Like Ridley Scott, the director of ‘Blade Runner 2’ does not have final cut

Director Denis Villeneuve says, "At the end of the day what will win is the best movie"

The director of Blade Runner 2 has revealed that, like the original film’s director Ridley Scott, he does not have control over the sequel’s final cut.

Famously, Scott didn’t have final cut over his 1982 sci-fi classic, which led to it being released with an awkward studio-inserted voiceover and a “happy ending” which the director disliked. Scott later removed both for 1992’s Blade Runner: The Director’s Cut, which is widely perceived as being superior, and made even more changes for 2007’s Blade Runner: The Final Cut, the only version over which he had complete creative control.

Despite what happened first time around, Blade Runner 2 director Denis Villeneuve (Sicario, Prisoners) has revealed that he does not have final cut either.


“I agreed to do it because the producers behind Blade Runner are two friends,” he told Variety. “I made Prisoners with them, and I knew the environment they would create around me would be very secure. I don’t really have final cut on it.”

“The thing I realised about final cut, is it’s the power of the best cut,” he added. “I didn’t have final cut on Prisoners, but what you saw is the best cut. Sicario is a director’s cut, Arrival is a director’s cut. I cannot talk about it, I will see. My relationship with the people I am working with is very strong. At the end of the day what will win is the best movie.”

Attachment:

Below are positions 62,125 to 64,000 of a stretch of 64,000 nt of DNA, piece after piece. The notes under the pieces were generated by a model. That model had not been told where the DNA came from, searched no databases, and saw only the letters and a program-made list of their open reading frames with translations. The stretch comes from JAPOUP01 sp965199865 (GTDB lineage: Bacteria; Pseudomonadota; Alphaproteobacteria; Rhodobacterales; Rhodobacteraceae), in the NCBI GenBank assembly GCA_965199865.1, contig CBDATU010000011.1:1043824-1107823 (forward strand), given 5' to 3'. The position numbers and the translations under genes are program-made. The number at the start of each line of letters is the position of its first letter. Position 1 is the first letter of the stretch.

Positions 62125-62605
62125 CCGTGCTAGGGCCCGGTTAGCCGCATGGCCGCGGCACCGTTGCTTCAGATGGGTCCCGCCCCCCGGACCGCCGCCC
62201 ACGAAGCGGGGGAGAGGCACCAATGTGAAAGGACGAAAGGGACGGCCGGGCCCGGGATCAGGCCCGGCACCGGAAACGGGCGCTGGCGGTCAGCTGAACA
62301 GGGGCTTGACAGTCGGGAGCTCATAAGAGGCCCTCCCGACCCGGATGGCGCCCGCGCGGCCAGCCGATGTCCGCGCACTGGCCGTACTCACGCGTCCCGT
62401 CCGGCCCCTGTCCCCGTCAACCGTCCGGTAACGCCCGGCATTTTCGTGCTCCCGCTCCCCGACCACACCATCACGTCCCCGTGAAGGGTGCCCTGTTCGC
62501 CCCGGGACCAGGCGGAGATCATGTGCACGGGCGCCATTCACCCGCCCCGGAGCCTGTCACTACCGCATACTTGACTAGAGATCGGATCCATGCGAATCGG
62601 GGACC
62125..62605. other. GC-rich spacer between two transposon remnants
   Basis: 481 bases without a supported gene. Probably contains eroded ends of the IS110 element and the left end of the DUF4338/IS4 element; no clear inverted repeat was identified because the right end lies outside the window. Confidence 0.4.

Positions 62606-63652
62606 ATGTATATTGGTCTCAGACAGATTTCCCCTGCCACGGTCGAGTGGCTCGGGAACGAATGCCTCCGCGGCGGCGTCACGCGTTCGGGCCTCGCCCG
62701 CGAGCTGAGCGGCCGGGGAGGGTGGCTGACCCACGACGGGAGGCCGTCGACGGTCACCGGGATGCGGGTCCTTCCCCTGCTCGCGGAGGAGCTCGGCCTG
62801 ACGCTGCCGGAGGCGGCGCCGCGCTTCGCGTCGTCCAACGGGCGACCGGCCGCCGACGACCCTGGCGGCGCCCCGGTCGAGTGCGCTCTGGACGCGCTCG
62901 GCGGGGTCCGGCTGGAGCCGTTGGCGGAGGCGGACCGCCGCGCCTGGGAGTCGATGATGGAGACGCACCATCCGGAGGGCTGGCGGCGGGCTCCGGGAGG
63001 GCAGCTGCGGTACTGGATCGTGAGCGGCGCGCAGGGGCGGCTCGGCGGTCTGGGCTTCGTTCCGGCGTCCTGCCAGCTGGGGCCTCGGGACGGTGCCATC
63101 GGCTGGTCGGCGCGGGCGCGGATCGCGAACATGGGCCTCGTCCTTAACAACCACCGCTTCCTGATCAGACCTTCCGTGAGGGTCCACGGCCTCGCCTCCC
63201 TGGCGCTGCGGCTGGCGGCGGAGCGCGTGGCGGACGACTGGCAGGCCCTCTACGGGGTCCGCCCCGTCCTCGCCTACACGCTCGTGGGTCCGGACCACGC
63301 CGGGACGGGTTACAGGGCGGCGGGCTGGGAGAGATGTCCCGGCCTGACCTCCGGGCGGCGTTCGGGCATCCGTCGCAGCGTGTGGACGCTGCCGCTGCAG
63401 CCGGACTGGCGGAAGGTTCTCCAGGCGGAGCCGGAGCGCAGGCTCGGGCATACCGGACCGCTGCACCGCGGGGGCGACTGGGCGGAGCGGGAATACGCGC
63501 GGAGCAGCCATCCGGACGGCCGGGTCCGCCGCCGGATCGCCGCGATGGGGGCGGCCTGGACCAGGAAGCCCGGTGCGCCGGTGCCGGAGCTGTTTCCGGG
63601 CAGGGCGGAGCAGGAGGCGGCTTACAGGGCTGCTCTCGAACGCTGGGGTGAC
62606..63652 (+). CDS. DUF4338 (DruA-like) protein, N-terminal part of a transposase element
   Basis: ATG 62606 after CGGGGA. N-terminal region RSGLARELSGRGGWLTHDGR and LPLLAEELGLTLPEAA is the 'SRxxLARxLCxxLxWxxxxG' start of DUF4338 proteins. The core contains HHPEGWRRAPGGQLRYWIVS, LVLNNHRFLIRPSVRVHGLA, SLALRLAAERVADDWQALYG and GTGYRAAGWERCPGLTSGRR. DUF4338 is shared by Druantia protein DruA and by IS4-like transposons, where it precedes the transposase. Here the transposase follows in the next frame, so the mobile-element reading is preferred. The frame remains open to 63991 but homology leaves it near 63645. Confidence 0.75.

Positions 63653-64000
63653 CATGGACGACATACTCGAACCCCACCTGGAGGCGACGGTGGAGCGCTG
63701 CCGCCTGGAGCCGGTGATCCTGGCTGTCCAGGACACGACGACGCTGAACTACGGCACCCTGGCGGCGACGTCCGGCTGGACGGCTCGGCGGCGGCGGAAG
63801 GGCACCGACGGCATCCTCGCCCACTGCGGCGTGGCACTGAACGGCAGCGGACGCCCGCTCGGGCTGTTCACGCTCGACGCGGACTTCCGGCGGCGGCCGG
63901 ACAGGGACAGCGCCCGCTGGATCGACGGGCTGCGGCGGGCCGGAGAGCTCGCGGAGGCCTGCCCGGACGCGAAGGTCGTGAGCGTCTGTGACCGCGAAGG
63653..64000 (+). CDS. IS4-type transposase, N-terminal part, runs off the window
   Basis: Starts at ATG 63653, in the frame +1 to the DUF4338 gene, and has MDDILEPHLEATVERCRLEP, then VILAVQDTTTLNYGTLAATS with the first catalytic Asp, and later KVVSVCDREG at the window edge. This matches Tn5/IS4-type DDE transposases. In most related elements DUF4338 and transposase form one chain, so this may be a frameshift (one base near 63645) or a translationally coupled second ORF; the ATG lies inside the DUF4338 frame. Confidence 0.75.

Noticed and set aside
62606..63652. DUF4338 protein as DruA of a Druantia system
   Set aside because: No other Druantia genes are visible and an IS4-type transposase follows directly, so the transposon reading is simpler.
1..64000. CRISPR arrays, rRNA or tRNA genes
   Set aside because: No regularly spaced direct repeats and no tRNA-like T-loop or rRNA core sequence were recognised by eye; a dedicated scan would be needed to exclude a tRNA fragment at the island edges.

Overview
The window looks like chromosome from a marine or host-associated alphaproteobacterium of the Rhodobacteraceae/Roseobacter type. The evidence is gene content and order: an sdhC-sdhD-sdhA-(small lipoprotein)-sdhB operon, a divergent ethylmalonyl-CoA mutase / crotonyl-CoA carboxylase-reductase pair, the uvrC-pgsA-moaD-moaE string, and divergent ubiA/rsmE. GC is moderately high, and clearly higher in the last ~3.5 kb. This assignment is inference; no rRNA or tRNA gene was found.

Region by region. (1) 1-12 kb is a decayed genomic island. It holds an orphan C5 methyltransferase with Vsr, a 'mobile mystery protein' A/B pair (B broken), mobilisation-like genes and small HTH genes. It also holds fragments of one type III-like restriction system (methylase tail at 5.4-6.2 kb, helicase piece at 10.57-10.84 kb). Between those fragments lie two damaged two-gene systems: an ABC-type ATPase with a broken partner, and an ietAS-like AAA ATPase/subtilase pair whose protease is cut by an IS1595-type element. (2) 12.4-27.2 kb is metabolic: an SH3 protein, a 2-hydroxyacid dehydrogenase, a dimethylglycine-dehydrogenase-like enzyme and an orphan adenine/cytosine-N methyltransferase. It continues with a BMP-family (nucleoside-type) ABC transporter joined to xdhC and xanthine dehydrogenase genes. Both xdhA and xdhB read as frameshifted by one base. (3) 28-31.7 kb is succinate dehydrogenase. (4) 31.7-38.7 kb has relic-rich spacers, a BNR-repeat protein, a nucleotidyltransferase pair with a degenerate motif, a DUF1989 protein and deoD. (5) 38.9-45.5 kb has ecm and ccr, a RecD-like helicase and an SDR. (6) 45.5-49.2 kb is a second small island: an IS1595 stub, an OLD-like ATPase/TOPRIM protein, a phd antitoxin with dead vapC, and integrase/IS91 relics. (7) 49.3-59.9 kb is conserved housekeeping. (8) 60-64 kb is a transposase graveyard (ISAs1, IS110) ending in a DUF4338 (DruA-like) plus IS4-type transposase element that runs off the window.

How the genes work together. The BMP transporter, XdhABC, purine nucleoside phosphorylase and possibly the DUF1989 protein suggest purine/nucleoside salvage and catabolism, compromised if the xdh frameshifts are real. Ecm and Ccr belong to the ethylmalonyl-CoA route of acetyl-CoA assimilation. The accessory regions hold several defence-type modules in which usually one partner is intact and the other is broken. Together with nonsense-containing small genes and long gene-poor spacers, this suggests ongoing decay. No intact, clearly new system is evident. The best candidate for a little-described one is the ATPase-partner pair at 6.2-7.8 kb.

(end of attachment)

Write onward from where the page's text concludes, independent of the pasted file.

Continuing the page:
Alongside Harrison Ford, actors including Ryan Gosling, Jared Leto, Robin Wright, Carla Juri, Ana de Armas, Hiam Abbass, David Dastmalchian, Mackenzie Davis, Sylvia Hoeks and Dave Bautista have all been cast in the currently-untitled sequel.

Denis Villeneuve is directing the film from a script written by Hampton Fancher, co-writer of the original, and Michael Green, who is also working on Ridley Scott’s forthcoming Prometheus sequel. Ridley Scott is serving as an executive producer on the sequel.

The idea for the sequel, which is understood to take place several decades after the conclusion of Blade Runner, was devised by Scott and Fancher. Scott has previously revealed that Ford’s iconic character Rick Deckard will not appear in the entirety of Blade Runner 2, saying: “Harrison is very much part of this one, but really it’s about finding him; he comes in in the third act.”


Last year it was reported that a company used in the past by Warner Bros., the studio behind the sequel, has registered the domain names and, suggesting the sequel might be titled Blade Runner: Android Dreams or simply Androids Dream.

The film will open in cinemas in October 2017.